I want to read the data from an IMU (MPU9250) periodically. To do that I use a ticker as shown in the following code:

#include <Ticker.h>
#include "MPU9250.h"

constexpr int SERIAL_BAUDRATE = 115200;
constexpr float SAMPLING_FREQUENCY = 1.0;

Ticker TimerIMU;
MPU9250 IMU(Wire, 0x68);

void readIMU()
    // read the sensor
  // display the data

void setup()
  // serial to display data
  while(!Serial) {}
  // start communication with IMU 
  int retVal = IMU.begin();
  if(retVal < 0)
    Serial.println("IMU initialization unsuccessful: check your wiring or try resetting power to the sensor.");
   // start ticker
  TimerIMU.attach(1.0 / SAMPLING_FREQUENCY, readIMU);

void loop()

This approach does not produce the expected results: the IMU returns always the same values. Putting the readIMU function in the main loop and commenting the Ticker works well. I use an ESP32-WROVER.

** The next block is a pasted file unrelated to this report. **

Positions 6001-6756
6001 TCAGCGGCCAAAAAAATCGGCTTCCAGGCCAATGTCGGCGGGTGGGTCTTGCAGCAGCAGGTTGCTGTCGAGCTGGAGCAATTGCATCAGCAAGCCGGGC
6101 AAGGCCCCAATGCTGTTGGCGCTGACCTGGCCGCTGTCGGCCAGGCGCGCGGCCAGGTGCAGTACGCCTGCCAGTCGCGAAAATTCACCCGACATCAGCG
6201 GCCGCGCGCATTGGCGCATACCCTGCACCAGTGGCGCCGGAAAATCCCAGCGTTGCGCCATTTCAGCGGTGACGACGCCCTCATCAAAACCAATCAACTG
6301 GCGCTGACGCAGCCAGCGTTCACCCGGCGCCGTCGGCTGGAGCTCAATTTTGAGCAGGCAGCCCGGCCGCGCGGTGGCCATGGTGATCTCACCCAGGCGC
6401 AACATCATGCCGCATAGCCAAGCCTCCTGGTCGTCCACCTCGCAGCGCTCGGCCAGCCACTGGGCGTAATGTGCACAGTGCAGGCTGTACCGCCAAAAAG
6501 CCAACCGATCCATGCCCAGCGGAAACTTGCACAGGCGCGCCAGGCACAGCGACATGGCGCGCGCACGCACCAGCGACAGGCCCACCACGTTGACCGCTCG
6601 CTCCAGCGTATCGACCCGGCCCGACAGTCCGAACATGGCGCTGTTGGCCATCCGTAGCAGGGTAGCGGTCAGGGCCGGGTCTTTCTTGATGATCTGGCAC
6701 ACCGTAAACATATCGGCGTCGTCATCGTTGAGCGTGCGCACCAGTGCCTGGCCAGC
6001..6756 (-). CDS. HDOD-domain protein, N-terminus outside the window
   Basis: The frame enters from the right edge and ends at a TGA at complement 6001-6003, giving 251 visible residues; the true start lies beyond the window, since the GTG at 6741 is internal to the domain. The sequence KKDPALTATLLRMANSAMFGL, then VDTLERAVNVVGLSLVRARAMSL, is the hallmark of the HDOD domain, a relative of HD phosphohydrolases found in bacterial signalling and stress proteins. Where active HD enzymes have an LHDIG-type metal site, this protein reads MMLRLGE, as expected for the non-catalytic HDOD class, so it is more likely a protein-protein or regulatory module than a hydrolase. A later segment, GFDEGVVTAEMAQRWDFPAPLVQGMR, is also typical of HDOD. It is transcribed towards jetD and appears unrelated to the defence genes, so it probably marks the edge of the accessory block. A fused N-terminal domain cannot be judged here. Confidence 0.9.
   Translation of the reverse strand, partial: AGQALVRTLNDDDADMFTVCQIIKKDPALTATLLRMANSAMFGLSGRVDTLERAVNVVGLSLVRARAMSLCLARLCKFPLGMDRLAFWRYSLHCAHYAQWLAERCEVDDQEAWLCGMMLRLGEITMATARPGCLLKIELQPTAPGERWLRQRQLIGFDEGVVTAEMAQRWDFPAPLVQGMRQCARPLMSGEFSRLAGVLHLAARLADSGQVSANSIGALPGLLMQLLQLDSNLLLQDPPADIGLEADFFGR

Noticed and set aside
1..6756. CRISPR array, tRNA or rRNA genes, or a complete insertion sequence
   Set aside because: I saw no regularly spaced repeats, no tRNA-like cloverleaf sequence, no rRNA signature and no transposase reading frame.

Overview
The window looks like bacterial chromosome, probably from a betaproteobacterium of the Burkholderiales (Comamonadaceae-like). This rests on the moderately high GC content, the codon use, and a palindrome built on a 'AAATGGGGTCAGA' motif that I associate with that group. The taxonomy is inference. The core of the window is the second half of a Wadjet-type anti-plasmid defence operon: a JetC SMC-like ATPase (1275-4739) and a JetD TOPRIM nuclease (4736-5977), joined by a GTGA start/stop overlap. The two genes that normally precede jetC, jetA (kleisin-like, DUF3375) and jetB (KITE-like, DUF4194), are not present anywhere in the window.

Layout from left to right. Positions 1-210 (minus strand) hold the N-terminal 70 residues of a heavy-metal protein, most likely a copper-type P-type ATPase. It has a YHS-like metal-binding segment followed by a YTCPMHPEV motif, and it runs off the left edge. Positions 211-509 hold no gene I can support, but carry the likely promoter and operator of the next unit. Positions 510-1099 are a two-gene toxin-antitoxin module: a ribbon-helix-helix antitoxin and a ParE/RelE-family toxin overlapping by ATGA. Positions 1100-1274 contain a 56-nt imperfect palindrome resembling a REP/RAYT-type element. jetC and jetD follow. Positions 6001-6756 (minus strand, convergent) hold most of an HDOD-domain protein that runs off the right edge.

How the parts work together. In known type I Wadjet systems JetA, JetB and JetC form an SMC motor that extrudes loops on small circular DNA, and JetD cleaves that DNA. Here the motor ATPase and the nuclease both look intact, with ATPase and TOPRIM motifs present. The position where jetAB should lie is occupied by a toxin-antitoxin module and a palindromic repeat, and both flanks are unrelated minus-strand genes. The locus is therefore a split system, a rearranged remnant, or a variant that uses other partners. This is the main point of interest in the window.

Where is my error? Any suggestion would be appreciated.


readIMU() is called by the library from an ISR (Interrupt Service Routine). While the ISR runs, other interrupts cannot be handled. The IMU sensor works over I2C, which relies on interrupts being serviced. So, when initiating the communication inside an ISR, the transmission can never be finished correctly, since the needed ISRs are not executed. At least the library doesn't seem to block in that case, so the code runs, but the values are never updated.

You should not do interrupt dependent things inside of an ISR. Instead you can define a global flag variable, which you set inside the ISR. Then in your main code you just constantly check this flag and execute the ISR dependent code, if the flag is set. After the execution you reset the flag.

The response time is dependent on the speed, that your loop runs in. But this shouldn't be a problem here, since you don't have any other code in loop() and your frequency is just 1Hz, so a delay of a few microseconds should not be relevant.

Note, that using Serial is also interrupt dependent. So writing or printing to Serial inside an ISR is also not very good. Though you can get away with it, when you make sure, that you never send more data, than the Serial buffer can hold, and that you leave enough time between the interrupts for the actual transmission. Inside an ISR the printing and writing statements will just fill the buffer. The data will then gets send in the background via interrupts.

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